Meanwhile, a reading by an author from their own book is a performance in its own right. While Kosky’s reading was hilarious and daring, Blanche D’Albuget’s was mesmerizing.
Blanche d’Albuget On Longing
I am yet to read d’Albuget’s book through, but her own reading of the opening paragraphs at the launch was one of the evening’s highlights. I have never read d’Albuget’s biography of Bob Hawke. But I am glad to hear it is being republished (updated) by MUP. Simply on the impact of these few paragraphs below, how could one not be interested in any writing by this woman?
On Longing begins thus:
“One fine day a horseman dressed in white, a man whose bulk made him look to heavy to ride, cantered away from a group of other men on horses. Abruptly his rhythm in the saddle broke – as if the ground were shaking, or maybe he was about to collide with something massive but invisible. Heart racing, he rushed on. The unseen thing grabbed him, its shadow eclipsing all that was known.
“Darkness engulfed the rider.
“His mount slowed, stopped, and stood still. It seemed concerned not to disturb the human-equine being into which it had transformed, its man-half slumped, life-less arms still clasped round its neck.
“Across the field all hell broke loose. People screaming; horses galloping, riders shouting and frantic; and ambulance careening towards the stricken centaur.
“But for the man who had collided with Death there was neither sound nor silence, light nor dark, no hope and no despair. There was Nothing.
“For six minutes (or seven, since accounts of that day vary) he was ‘clinically dead’. He had suffered pain like a javelin thrust through his chest and iron bands wound so tight round his ribs his lungs could not move….”
An amazing evocation of a scene! The ‘centaur’ is Kerry Packer, of course. I am yet to discover where d’Albuget takes us after dropping Packer’s revived body off at St Vincent’s Hospital, Darlinghurst. But by introducing her essay with Shakespeare’s “I have immortal longings in me” (Antony and Cleopatra, Act V, Scene 2), one gets a sense of what lies ahead. Antony and Cleopatra was not only my first Shakespeare, but whole swathes of its voluptious verse came alive to me like nothing I had read before. That particular line has stuck with me through the years.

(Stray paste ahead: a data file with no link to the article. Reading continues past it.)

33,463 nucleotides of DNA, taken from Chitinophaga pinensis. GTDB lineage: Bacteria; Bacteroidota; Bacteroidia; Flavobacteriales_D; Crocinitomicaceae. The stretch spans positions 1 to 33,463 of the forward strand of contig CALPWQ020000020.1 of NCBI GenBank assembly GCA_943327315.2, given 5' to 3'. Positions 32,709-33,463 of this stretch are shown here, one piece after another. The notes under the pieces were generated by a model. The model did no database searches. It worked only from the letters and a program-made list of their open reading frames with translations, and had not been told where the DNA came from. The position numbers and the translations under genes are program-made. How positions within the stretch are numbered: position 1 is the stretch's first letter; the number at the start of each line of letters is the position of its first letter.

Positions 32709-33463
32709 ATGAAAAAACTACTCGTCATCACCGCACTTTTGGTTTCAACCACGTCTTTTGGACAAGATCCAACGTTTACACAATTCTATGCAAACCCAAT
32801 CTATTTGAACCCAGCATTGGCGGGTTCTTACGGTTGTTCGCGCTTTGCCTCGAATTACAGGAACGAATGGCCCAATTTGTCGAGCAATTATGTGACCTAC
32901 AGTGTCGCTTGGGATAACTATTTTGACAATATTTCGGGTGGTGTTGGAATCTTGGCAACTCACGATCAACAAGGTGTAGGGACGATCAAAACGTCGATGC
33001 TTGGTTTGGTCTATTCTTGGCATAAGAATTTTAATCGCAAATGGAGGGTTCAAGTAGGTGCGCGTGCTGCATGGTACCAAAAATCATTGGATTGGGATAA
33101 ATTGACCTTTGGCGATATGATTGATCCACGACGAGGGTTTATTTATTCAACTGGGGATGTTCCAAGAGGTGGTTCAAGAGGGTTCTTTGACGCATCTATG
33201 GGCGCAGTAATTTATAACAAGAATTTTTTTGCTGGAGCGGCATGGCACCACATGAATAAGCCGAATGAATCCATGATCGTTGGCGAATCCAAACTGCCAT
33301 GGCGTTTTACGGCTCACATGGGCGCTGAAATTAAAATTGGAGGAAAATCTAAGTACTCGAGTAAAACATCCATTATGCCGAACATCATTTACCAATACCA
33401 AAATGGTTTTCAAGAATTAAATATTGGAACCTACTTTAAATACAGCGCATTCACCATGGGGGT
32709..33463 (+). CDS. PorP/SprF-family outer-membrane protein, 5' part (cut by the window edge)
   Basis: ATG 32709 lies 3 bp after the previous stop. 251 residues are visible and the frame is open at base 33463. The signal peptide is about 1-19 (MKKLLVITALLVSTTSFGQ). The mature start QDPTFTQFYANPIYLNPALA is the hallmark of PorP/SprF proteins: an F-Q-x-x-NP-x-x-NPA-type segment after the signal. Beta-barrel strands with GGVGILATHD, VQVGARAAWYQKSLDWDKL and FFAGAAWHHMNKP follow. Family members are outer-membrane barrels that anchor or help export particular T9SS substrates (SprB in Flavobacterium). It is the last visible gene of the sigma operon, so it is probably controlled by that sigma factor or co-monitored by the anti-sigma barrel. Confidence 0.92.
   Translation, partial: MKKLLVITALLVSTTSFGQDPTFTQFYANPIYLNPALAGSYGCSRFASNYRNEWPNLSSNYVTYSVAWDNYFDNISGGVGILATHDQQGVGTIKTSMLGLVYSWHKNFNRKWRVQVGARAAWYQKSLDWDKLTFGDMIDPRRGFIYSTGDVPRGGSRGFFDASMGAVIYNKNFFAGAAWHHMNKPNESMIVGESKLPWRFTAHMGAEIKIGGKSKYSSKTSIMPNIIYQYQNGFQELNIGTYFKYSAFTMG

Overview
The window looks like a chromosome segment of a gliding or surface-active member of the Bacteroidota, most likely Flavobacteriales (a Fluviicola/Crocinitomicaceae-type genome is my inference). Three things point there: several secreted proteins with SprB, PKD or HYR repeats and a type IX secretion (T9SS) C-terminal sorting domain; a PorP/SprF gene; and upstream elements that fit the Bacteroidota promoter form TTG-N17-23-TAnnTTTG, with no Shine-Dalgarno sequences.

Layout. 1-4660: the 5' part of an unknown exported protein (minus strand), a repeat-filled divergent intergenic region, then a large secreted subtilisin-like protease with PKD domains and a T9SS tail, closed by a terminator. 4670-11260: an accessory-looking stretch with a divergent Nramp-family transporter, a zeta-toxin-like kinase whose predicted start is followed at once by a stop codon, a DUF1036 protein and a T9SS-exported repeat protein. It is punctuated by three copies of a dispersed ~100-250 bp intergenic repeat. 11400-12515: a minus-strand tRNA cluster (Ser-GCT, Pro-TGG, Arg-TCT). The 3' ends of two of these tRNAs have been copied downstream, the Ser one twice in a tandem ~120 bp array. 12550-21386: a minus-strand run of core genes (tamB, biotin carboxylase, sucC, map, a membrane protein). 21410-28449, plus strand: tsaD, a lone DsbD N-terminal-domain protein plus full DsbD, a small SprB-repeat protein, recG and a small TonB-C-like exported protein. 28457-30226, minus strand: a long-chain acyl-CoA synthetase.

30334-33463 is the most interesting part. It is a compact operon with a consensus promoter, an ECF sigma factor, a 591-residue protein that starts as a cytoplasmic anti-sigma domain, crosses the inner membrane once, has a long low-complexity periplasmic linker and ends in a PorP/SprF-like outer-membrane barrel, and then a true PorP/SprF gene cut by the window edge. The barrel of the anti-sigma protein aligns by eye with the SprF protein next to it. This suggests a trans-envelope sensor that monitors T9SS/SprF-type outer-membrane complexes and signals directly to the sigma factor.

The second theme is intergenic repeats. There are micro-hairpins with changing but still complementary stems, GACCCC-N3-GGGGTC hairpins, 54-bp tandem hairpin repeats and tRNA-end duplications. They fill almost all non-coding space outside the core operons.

Unlike Barrie K, I did not go to Melbourne Grammar. Where I went to school, if you didn’t graduate to pro-Rugby League you most likely went on to become a (corrupt?) copper. But A&C was on the syllabus in fifth form (back then) and it set my mind on fire. Those longings I had lying on my dorm bunk at night were possibly ‘immortal’. And I’m not referring to the guy above (they were just longings); rather, this noton of ‘immortal longings’ conjured up the ‘rest of the world’ I could glimpse as a vista from the top of the main building’s bell tower.
I have come to believe much theatre is also about ‘immortal longings’, and soothing them.
I am taking my time with this particular book also because of the way in which it was encouraged into being. D’Albuget stopped writing fifteen years ago, never expecting to pick up a pen again. It was the feisty Louise Adler who guided this wonderful Australian writer back to her desk, and d’Albuget expressed sincere thanks for that. My point being, we could do with more of this – some encourgement. Theatre people included….lol.
Germaine Greer On Rage